By Susanna Speier
Denver Private Investigator Blogger
Private investigators specializing in legal investigations frequently integrate Google Earth and other forms of aerial imagery into their investigations. A related story broke last night that is being lauded being lauded by publications worldwide as a landmark case because it lead to a case being solved accidentally when a West Palm Beach cold case was unearthed by a discovery made while someone looking at his old neighborhood.
According to the Sheriff's office Facebook page September 10th news release, "the remains were positively identified as William Moldt," after his heavily calcified car was dragged out of the lake it was found in. The accidental Google Earth discovery lead to the skeletal remains of someone who disappeared in 1997.
See also: are Amazon drones coming for your surveillance gigs?
At the time of Moldt's 1997 disappearance the gated community was under construction but a little over two decades later, a former resident noticed a vehicle submerged in a lake on his computer screen. Using Google Earth's aerial map of his old neighborhood, he spied the car in the lake and informed a former neighbor and current resident of the community. That neighbor borrowed another neighbor's drone to more closely investigate.
They contacted the property owners and then finally, the police who brought in a tow line which they used to bring the remains to Palm Beach County Medical Examiner’s Office for processing. The body was identified as William Earl Moldt who was reported missing in November 1997.
Stories of citizen sleuths uncovering calcified cars using private investigator technologies isn't limited to Google Earth. Last week a child in Vancouver, British Columbia solved a 27 year old cold case this way.
Storyful's News Intelligence Investigative Journalist Kelly Jones talks Stalk Scan
Google Earth software which was developed by a CIA backed initiative and eventually acquired by Googlemaps, has been used to solve other cases and The Daily Dot provided accounts of these scenarios of cases solved with Google Earth. You can view their list which is toggled to another crime story, here.
Colorado Department of Regulatory Agencies issues Admonishment to Grand Junction private investigator after investigator refuses to provide investigation report
By Susanna Speier,
Denver Private Investigator Blogger
Jessica Erin Lane of Grand Junction, Colorado, located in Mesa County received a letter of admonition issued by Department of Regulatory Agencies (DORA) program director, Mark Browne on January 7, 2019 stating “the director determined that the facts disclosed do not warrant the commencement of formal disciplinary proceedings against your private investigator license. However, the Director has ordered this Letter of Admonition be issued to your pursuant to section 12-58.5 (1), C.R.S.”
See also: Colorado Department of Regulatory Agencies issues admonishment to Texas based Colorado private investigator licensee
If you'd like to brush up and/or refresh on the latest tweaks to licensing regulations, you'll find the full legalese rundown on the Justia website and Mark Brown's letter specifying the Lane's licensing violations are pasted below.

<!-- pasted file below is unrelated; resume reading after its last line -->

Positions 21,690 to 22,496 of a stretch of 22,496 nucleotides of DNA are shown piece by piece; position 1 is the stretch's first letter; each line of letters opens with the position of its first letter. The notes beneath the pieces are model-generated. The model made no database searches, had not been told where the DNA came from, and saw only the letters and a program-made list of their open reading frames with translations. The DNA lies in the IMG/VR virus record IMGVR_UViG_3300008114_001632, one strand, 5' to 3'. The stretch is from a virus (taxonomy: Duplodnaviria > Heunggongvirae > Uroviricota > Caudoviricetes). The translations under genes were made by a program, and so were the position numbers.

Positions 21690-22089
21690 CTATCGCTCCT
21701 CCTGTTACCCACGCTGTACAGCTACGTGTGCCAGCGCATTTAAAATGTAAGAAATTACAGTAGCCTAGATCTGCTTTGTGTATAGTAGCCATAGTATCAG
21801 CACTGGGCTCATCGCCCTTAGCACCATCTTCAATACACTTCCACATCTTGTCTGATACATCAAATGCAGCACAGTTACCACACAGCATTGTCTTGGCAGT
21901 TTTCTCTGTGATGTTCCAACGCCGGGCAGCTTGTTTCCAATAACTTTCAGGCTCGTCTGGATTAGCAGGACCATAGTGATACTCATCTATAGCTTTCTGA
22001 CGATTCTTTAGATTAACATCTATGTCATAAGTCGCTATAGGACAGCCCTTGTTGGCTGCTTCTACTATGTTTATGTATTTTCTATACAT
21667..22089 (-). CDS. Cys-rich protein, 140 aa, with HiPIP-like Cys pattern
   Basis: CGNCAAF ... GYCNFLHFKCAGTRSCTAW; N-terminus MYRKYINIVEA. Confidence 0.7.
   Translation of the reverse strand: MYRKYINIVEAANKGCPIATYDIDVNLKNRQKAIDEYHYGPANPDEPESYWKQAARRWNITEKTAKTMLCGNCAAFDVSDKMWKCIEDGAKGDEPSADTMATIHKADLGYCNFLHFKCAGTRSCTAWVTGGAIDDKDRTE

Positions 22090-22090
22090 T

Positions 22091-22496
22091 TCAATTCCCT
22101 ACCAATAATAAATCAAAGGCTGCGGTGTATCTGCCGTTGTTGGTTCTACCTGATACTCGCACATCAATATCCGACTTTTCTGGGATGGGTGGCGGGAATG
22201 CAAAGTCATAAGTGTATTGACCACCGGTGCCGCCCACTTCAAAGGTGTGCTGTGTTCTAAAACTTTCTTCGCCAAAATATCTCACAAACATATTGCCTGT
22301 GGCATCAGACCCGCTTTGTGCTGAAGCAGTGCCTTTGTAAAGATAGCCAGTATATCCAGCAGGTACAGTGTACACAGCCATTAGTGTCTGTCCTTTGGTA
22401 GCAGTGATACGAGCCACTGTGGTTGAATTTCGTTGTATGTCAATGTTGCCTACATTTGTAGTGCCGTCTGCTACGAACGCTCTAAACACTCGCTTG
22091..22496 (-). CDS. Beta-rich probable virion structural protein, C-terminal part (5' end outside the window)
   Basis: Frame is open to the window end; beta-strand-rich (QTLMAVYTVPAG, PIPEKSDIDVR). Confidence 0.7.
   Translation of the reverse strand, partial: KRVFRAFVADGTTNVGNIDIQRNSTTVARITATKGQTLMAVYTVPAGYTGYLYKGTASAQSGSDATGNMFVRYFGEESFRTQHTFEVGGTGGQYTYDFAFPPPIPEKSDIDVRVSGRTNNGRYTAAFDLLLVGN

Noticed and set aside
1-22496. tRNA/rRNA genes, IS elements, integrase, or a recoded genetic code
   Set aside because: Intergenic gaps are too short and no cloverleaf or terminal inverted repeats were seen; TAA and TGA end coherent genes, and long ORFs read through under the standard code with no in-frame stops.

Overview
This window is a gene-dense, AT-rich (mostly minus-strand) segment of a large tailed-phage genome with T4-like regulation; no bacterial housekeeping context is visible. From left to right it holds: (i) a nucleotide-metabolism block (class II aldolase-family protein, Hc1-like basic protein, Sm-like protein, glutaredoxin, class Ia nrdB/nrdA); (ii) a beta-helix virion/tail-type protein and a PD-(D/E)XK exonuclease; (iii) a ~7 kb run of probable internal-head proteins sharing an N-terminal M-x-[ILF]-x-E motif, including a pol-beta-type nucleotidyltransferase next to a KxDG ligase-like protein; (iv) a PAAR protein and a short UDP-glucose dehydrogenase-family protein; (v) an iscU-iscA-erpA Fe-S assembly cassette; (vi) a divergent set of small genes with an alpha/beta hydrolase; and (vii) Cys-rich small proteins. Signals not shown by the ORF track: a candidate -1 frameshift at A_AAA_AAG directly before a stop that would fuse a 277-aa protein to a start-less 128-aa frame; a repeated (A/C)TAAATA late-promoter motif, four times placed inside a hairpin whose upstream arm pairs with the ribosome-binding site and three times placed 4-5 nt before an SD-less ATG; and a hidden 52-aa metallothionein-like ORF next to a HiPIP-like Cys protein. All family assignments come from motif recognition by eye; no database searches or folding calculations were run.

According to the two bullet points and their parenthetical (but considerably more layman-friendly) summaries, the admonishment is for “failing to complete the contracted investigation and failing to provide report of investigation.”
See also: report writing for Private Investigators
It is unclear from the document obtained why Lane did not complete the investigation and/or produce the report. As Lane never issued a response, the admonishment must remain a stand-alone document of what happened. The segment of the letter, pictured below, also states the admonishment will be available in the public records which is how the Denver Private Investigator Blog obtained it.
According to her Linkedin profile, Lane has worked for the Defense Investigators Group (DIG) The Robison Group and Marden Investigation Company and has 18 years of experience in investigations and legal fields. "I have built, directed, supervised and managed a successful investigation agency for 10 years," she states in her Linkedin summary.
Reports are a vital part of an investigation. Especially if it is a legal investigation requiring consistency and clarity to ensure the attorneys, judges and juries are able to connect dots of seemingly disparate trails of evidence and testimonies.
To reiterate, it is unclear from this document why Lane did not complete the investigation by providing her client with a report at the end of the assignment. This particular article, however does not need to end as Lane is welcome to contact and share her side of the story with the Denver Private Investigator Blog so we better understand what the dynamics between her and the client were that lead to the admonishment being issued. We can, of course, be reached through the website and through all of our social media channels which now include Instagram, Facebook and Twitter.
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